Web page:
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Anal bleeding is typically noticed by patients after a bowel movement. It may or may not be accompanied with pain, but can be seen on the stool, toilet tissue or in the toilet basin. There are several causes of minor anal bleeding, including colon cancer. Therefore, an experienced healthcare provider should evaluate any bleeding from the anus or rectum as soon as possible. Other causes of minor bleeding include hemorrhoids, anal fissures and proctitis (inflammation of the rectum).
If you are experiencing large amounts of blood from the rectum, stools that appear black, maroon in color, have a tar-like consistency or any other symptoms that concern you, you should call your Physicians East healthcare provider immediately or go to the nearest emergency room. We can be reached at 252-413-6260.
To diagnose the cause of anal bleeding, your healthcare provider will usually begin with a physical exam to look for any visual evidence of anal fissures, hemorrhoids or any other abnormalities. They may also perform an internal examination to feel for abnormalities, such as tumors. If the provider deems it necessary, anal bleeding may also be evaluated using colonoscopy or flexible sigmoidoscopy. Both procedures allow a physician to visualize the colon.
Treatment for anal bleeding depends on the underlying cause and ranges from fiber supplements and stool softeners for anal fissures to surgery for colon cancer. If you have any anal bleeding, please call us at 252-413-6260 so we can discuss your options.
An anal fissure is a small tear in the thin tissue that lines the lower rectum. Anal fissures can occur at any age, even in infancy. In adults fissures are often caused by passing large firm stools (i.e., constipation) or having diarrhea for an extended period of time. Anal fissures are also often seen in women after childbirth and in people with Crohn’s disease. People who suffer from anal fissures typically experience painful bowel movements and minor anal bleeding.
Anal fissures can be diagnosed by one of our providers after a thorough physical examination has been performed.
In many cases, anal fissures do not require treatment and heal on their own. If constipation is contributing to the development of anal fissures, try eating more fiber (e.g., fruits, vegetables), drink more water and use stool softeners. Some people may need prescription creams or, if deemed necessary, minor surgery to relax the anal muscle so that stool passes more easily and pain free.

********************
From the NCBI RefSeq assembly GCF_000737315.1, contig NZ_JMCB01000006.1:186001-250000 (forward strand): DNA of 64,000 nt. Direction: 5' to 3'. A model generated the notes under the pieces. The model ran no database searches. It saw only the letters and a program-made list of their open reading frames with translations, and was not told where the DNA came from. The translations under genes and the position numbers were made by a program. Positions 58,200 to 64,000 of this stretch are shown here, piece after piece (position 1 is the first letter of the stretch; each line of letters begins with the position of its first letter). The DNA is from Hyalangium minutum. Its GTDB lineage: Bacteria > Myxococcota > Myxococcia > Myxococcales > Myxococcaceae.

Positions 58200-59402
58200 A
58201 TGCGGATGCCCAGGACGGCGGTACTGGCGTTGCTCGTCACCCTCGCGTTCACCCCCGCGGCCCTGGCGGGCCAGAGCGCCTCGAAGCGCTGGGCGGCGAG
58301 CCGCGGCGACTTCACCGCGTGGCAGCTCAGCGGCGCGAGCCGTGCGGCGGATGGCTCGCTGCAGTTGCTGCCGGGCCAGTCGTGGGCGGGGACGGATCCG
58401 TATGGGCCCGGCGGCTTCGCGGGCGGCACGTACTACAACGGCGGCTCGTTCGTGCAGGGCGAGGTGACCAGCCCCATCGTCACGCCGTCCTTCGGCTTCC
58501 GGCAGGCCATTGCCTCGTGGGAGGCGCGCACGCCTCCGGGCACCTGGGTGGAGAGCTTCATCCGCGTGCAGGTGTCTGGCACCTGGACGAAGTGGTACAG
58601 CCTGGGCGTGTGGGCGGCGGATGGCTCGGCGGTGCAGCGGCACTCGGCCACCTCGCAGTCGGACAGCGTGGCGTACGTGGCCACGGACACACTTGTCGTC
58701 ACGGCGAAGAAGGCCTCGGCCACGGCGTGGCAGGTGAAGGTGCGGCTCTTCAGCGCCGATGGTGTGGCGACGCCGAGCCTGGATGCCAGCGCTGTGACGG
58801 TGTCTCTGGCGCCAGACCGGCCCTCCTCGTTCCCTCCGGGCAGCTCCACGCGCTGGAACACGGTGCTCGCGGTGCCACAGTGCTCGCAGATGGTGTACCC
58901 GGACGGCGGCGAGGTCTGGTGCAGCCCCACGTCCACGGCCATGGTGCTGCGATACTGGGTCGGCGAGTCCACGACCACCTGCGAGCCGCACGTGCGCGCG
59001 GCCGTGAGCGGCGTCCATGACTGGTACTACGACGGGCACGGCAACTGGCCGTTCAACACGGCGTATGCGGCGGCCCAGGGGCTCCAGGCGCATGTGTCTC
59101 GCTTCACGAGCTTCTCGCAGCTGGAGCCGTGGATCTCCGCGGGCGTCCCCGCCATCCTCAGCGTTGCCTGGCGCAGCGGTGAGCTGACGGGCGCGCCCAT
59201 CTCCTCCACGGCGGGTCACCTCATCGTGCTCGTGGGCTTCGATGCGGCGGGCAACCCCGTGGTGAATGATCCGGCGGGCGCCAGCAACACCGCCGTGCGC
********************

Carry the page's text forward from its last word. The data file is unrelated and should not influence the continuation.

Hemorrhoids refer to swollen veins within the anal canal. When hemorrhoids develop, symptoms like pain and bleeding may become bothersome. Hemorrhoids are common and many people do not have initial symptoms.
There are two types of hemorrhoids: internal and external. Internal hemorrhoids form inside the rectum and above the opening of the anus. In some instances, these can swell to such an extreme that they protrude out of the anus. External hemorrhoids are covered by skin and may feel like a bump near the outside of the anus. These become painful when swollen with blood. Hemorrhoids occur due to repeated straining with bowel movements, often times from long-term constipation, post child-birth and other conditions that put intense pressure on the anus.
External and protruding internal hemorrhoids may be seen on visual inspection. Alternatively, a healthcare provider can detect hemorrhoids during an exam, where he or she carefully and gently inserts a gloved finger into the rectum. Sometimes a tube with a light (i.e., anoscope) or camera (i.e. sigmoidoscope) may need to be inserted to fully evaluate the problem.
Usually hemorrhoids resolve on their own or with simple solutions, such as changing the person’s diet to include more fiber or with the use of topical creams. If warranted, some hemorrhoids require procedures such as rubber band ligation or surgery for removal.